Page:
ICMR Issues New Guidelines on Tea and Coffee Consumption, Advises Against Milk Tea and Warns of Overconsumption Risks

ICMR Issues New Guidelines on Tea and Coffee Consumption, Advises Against Milk Tea and Warns of Overconsumption Risks

ICMR Issues New Guidelines on Tea and Coffee Consumption, Advises Against Milk Tea and Warns of Overconsumption Risks

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Latest ICMR guidelines on caffeine spark a stir in tea and coffee consumption

In a world where tea and coffee are staples of daily life for millions, a recent announcement from the Indian Council of Medical Research (ICMR) and the National Institute of Nutrition (NIN) is causing quite a buzz. Lately with the rising concerns about caffeine consumption and its impact on health, ICMR and NIN jointly have brewed up 17 new dietary guidelines, aiming to foster healthier habits nationwide. Let’s take a sip into what these guidelines entail and how they could impact our daily routines. 

One of the most significant revelations from the new guidelines is the call for moderation in tea and coffee consumption. The main reason that has been cited is the health concern related to caffeine therefore, the ICMR recommends limiting your daily intake to 300 milligrams. This has provoked tea and coffee lovers to reconsider their daily dose of brew.

Understanding the Buzz: The Science Behind Caffeine

But why the caution around caffeine? According to researchers at the ICMR, caffeine, a compound found in both tea as well as coffee, stimulates the central nervous system and can give rise to a feeling of dependency on it. This means that our beloved morning cuppa may come with some strings attached to our health.

Decoding the Numbers: Caffeine Content in Popular Beverages

The guidelines also shed light on the caffeine content found in popular beverages. Did you know that a 150ml cup of brewed coffee contains between 80 to 120 mg of caffeine, while instant coffee ranges from 50 to 65 mg? Tea, on the other hand, offers a milder kick, with approximately 30 to 65 mg of caffeine per serving. It’s essential to keep these numbers in mind as we navigate our caffeine intake throughout the day.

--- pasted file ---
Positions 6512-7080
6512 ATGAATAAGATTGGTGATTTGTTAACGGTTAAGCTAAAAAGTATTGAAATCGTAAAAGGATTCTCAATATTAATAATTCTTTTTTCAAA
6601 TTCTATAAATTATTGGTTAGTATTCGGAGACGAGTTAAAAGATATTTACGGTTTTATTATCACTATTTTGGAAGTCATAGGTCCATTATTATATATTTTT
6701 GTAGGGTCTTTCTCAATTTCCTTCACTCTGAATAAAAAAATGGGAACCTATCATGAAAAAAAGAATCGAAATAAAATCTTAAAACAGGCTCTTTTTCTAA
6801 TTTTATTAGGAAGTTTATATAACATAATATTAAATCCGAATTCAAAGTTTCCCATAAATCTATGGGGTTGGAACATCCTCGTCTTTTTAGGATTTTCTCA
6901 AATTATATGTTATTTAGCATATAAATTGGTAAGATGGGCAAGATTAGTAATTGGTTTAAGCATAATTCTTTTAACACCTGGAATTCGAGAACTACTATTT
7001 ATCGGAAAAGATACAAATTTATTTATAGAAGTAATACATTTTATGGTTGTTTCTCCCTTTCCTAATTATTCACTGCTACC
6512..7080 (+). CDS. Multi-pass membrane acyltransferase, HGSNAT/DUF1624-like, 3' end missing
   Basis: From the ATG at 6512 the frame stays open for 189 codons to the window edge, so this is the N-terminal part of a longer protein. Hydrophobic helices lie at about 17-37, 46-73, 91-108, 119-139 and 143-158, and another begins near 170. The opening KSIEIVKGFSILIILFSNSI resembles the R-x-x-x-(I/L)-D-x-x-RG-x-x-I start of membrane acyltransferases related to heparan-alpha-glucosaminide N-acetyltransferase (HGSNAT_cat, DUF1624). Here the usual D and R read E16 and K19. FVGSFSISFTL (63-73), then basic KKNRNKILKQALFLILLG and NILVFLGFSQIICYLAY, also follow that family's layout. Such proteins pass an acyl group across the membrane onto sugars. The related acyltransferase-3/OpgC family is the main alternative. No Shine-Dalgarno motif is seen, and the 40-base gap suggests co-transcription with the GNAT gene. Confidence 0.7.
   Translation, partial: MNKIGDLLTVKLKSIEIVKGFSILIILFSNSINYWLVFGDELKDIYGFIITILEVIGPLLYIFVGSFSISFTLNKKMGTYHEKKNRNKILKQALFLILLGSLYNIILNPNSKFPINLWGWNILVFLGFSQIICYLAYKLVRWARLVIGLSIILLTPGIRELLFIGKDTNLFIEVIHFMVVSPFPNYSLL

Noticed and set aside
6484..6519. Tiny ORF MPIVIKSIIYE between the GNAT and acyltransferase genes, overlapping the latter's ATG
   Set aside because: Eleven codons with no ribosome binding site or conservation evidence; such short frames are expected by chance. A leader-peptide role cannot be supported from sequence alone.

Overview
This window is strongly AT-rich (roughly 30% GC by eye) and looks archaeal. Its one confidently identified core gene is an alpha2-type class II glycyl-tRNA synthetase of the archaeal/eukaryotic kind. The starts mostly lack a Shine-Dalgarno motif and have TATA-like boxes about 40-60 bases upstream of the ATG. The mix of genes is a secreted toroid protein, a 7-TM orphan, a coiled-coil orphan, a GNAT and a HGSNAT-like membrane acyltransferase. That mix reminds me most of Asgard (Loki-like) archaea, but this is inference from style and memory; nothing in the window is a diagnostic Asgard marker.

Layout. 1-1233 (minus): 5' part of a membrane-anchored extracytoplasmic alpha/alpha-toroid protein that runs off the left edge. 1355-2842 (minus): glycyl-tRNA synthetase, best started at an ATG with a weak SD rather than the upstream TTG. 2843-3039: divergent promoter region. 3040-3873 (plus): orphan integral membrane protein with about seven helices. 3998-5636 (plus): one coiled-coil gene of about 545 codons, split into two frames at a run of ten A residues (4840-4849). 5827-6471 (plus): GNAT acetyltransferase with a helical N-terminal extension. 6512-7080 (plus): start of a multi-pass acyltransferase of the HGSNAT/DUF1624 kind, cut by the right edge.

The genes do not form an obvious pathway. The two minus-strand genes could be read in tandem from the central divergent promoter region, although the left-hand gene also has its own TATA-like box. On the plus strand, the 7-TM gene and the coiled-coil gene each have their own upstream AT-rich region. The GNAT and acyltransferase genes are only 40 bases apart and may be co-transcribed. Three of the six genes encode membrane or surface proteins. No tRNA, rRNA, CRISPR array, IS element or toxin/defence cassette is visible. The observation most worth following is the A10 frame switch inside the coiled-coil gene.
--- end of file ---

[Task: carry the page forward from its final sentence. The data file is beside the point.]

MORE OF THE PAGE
To mitigate potential health risks, the guidelines advise abstaining from tea or coffee consumption at least an hour before and after meals. Why? It’s all about the tannins. These compounds, found in tea and coffee, can inhibit iron absorption in the body by binding to it, potentially leading to conditions like anemia. By giving our bodies a break from these beverages around meal times, we can ensure optimal iron absorption and overall well-being.

But it’s not all doom and gloom for tea enthusiasts. The guidelines note that drinking tea without milk offers certain health benefits, including improved blood circulation and a reduced risk of conditions like coronary artery disease and stomach cancer. So, if you’re a tea lover, there’s still room for your favorite brew in a balanced diet.

The authorities have urged consumers to take proper, balanced meals and not depend entirely on tea and coffee. They advocate for a diet rich in fruits, vegetables, whole grains, lean meats, and seafood at the same time advising on limiting the consumption of excess salt, sugar and oil. By embracing the variety on our plates, we can fuel our bodies with essential nutrients and promote overall health and well-being. It’s a gentle reminder to savor the flavors of nature and nourish ourselves from the inside out.